Credit: Daniel Acuña (Marvel Comics); from Secret Empire #0

Secret Empire #0 is moving, offensive, tragic, and frustrating. As a narrative, everything falls into place even while it crushes your soul and makes you sick to your stomach. It’s the culmination of a well-crafted, year-long plan which vilified, perverted, and ruined one of Marvel’s most beloved superheroes beyond repair. It’s themes are universal beyond the comic book genre, even while requiring one to read multiple comics beforehand to appreciate it’s effects. It’s a well-told, beautifully illustrated comic about evil’s triumph, how our heroes let us down, the danger of false gods, and how we are must also the blame for our own downfall. It’s a comic which sets out and succeeds in making you angry. Question is, who are we most angry at? Nick Spencer? The editors at Marvel? Or ourselves?

Stillanerd’s Nerdy Nitpicks (possible spoilers)

  • So here’s a silly question: why didn’t Marvel number this comic Secret Empire #1 instead of Secret Empire #0? Cause this comic might as well be issue #1, and I can only imagine the confusion folks will have if they get issue #1 without getting this comic first.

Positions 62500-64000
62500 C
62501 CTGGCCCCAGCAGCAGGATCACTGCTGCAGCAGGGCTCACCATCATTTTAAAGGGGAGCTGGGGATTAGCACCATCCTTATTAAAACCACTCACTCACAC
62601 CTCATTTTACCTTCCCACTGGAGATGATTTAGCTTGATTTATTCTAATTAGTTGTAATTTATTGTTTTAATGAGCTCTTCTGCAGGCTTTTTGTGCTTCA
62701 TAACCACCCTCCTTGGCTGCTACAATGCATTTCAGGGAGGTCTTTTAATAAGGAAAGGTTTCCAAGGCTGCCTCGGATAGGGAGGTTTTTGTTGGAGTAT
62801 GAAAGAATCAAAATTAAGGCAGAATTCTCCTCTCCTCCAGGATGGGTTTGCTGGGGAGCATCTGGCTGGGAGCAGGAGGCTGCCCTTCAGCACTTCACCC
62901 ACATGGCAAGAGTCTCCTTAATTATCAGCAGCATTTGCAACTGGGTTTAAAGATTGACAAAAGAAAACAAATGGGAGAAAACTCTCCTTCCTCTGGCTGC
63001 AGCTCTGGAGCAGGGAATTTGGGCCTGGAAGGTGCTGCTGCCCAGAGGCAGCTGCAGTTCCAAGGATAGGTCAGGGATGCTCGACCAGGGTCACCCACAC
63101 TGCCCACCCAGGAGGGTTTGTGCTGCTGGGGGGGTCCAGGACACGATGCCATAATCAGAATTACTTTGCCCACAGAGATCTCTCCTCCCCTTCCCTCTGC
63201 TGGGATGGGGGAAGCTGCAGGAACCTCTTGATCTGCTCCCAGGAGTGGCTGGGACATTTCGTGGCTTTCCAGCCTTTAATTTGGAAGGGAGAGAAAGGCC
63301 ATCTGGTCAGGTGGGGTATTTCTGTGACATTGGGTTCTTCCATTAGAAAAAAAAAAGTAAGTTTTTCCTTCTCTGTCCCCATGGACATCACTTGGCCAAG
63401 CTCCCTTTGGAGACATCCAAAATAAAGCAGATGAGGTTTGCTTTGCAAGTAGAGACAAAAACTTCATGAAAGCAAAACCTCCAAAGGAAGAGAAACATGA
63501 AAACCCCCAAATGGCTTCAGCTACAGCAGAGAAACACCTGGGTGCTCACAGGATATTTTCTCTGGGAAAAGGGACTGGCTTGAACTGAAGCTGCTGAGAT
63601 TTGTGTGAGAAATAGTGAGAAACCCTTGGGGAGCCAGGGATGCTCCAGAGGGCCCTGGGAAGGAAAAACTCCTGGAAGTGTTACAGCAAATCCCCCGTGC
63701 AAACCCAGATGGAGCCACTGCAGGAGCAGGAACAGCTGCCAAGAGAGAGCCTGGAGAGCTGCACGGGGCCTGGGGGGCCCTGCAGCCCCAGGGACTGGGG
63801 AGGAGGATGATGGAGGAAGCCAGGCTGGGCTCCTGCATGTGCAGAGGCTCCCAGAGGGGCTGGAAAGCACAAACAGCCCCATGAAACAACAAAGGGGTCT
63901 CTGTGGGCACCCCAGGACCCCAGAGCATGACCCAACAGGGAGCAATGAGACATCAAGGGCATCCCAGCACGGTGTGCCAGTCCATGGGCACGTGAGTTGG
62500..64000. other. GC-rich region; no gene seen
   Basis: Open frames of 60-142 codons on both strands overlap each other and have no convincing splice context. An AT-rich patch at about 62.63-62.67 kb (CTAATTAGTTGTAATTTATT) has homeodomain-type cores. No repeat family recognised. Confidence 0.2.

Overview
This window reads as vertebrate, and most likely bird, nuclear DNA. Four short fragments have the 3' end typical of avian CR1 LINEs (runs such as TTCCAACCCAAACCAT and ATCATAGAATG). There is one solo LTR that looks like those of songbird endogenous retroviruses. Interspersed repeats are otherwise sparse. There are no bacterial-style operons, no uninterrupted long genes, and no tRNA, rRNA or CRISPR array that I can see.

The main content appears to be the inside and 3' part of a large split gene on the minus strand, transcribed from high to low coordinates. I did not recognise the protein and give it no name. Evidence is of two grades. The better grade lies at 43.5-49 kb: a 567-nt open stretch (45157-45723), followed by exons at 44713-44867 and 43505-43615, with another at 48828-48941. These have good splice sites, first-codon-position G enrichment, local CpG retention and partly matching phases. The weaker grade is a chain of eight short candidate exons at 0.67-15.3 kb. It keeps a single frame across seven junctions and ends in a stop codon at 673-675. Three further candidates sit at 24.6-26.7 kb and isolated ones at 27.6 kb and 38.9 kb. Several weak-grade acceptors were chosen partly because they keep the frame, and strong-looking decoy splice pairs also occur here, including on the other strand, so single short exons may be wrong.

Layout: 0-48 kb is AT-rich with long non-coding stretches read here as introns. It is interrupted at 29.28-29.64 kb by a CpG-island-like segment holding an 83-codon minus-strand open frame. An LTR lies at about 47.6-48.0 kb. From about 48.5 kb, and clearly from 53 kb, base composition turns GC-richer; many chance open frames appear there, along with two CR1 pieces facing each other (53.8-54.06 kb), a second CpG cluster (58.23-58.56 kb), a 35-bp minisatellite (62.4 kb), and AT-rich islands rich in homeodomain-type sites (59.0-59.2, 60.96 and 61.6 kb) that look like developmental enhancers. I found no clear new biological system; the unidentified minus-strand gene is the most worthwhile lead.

• Yes, along with Nostradamus, that other figure in the temple who meets Steve and the Kraken is none other than Sir Issac Newton. And yes, according to Jonathan Hickman’s S.H.I.E.L.D. series, Newton belonged to a secret society that was the precursor of S.H.I.E.L.D. who’s members included Leonardo Da Vinci, Michelangelo, and Galileo Galilei. Newton was also instrumental in creating another secret society called The Brotherhood of the Spear, which later became (you guessed it) Hydra. Oh, and he, along with Nostradamus, are immortal. And Newton was also the father of Nikolai Tesla.